Splintered Sovereignty and the De-Monopolization of Legitimate Violence in Colonial State Formation and Expansion

Joseph R Weinger, University of California, Los Angeles

This paper reviews sociological theories of state formation with particular regard to how the formation of empires and colonies is explained. It also outlines varied impacts of colonial and imperial administrations on post-colonial state formation. Following this overview, the paper narrows in on one axis upon which a key definitional difference between colonial and nation-states hinges: the monopolization of legitimate violence. Key cases of disjunction between colonial state institutions and settlers are raised in an effort to depict how colonial state formation—particularly the process of territorial expansion—differs in fundamental ways from nation-state formation. Whereas nation-states are said to seize the legitimate exercise of violence as they form, colonial states continuously undergo a splintering and delegation of legitimate violence.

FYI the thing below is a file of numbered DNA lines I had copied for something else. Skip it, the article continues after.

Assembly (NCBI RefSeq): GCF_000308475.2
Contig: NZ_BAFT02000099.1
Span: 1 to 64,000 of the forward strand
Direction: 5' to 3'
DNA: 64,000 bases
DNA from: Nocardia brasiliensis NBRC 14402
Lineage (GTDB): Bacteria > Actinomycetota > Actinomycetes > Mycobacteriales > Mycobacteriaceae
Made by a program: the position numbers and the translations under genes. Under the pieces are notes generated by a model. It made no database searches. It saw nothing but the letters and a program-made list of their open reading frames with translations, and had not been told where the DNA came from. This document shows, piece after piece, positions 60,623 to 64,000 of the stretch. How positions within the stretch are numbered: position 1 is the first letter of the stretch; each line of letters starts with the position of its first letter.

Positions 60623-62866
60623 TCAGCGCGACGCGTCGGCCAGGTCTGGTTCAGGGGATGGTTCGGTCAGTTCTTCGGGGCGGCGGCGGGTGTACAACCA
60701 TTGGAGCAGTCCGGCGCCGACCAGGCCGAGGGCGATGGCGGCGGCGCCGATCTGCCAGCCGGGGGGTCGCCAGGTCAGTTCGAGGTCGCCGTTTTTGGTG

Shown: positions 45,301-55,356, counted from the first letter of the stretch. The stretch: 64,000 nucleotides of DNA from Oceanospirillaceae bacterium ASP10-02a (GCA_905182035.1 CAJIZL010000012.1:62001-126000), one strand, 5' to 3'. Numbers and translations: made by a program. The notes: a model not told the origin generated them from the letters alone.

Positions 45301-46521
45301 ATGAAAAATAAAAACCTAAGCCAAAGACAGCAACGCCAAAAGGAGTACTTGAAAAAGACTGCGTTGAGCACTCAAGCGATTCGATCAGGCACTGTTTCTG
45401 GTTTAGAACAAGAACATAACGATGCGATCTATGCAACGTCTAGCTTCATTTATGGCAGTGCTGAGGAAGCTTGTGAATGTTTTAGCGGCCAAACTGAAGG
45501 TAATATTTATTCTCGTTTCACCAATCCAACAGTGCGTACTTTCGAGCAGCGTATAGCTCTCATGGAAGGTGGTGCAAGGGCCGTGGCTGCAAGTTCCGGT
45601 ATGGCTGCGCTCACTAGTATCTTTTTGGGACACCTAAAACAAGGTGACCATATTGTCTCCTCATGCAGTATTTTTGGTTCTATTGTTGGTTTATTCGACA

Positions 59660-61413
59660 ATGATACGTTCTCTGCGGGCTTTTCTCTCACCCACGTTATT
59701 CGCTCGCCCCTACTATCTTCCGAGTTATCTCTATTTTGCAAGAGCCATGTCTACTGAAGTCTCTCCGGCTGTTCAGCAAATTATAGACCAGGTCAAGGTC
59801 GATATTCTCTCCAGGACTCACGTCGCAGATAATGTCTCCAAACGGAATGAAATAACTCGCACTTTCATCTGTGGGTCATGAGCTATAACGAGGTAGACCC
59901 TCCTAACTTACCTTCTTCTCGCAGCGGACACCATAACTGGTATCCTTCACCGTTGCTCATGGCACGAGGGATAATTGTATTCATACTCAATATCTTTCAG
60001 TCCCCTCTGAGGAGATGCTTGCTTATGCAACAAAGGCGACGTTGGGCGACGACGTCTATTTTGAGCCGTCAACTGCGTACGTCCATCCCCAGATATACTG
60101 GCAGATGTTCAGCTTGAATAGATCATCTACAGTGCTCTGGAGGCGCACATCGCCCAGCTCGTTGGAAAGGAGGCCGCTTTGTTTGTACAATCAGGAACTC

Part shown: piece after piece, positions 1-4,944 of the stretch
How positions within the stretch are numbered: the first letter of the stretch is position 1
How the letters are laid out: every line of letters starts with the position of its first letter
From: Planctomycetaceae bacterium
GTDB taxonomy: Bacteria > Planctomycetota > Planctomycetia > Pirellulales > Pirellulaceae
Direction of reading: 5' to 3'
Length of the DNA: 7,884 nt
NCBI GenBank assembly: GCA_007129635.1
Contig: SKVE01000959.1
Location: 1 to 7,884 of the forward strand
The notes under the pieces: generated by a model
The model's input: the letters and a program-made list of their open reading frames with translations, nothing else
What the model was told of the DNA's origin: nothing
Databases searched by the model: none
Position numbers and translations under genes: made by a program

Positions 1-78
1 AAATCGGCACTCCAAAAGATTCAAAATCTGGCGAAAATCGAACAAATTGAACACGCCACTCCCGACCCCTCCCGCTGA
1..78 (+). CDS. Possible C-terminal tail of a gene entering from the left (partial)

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 Presented in Session 168. State Power and State Development: Bureaucracy and Political Violence